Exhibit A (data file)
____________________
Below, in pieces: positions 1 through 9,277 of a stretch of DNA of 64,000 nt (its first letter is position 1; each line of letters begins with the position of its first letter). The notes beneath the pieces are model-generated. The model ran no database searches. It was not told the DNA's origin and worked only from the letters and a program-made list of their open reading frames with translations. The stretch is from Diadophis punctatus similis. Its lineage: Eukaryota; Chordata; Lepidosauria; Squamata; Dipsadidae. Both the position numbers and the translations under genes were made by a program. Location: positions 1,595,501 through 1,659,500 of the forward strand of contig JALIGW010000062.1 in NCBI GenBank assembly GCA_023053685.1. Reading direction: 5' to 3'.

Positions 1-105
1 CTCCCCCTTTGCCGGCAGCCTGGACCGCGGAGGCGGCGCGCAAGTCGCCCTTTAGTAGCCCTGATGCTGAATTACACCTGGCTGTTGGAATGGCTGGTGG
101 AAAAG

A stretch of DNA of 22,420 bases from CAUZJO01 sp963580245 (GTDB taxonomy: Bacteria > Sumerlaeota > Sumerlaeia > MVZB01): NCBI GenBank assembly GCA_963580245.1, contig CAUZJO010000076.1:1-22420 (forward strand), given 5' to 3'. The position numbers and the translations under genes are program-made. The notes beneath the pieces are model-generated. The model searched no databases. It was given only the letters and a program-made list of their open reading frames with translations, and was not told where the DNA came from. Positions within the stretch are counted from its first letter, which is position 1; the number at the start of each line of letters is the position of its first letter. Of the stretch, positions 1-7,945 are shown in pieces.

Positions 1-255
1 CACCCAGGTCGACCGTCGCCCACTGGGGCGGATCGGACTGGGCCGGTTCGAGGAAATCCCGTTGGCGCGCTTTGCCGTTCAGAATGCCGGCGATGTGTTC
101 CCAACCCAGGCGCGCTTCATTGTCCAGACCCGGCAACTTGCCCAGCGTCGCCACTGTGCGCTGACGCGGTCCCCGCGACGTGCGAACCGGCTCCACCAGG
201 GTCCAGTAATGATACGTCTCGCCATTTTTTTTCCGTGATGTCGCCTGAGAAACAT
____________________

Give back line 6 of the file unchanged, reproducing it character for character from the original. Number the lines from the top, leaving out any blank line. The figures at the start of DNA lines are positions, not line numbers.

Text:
Positions 1-255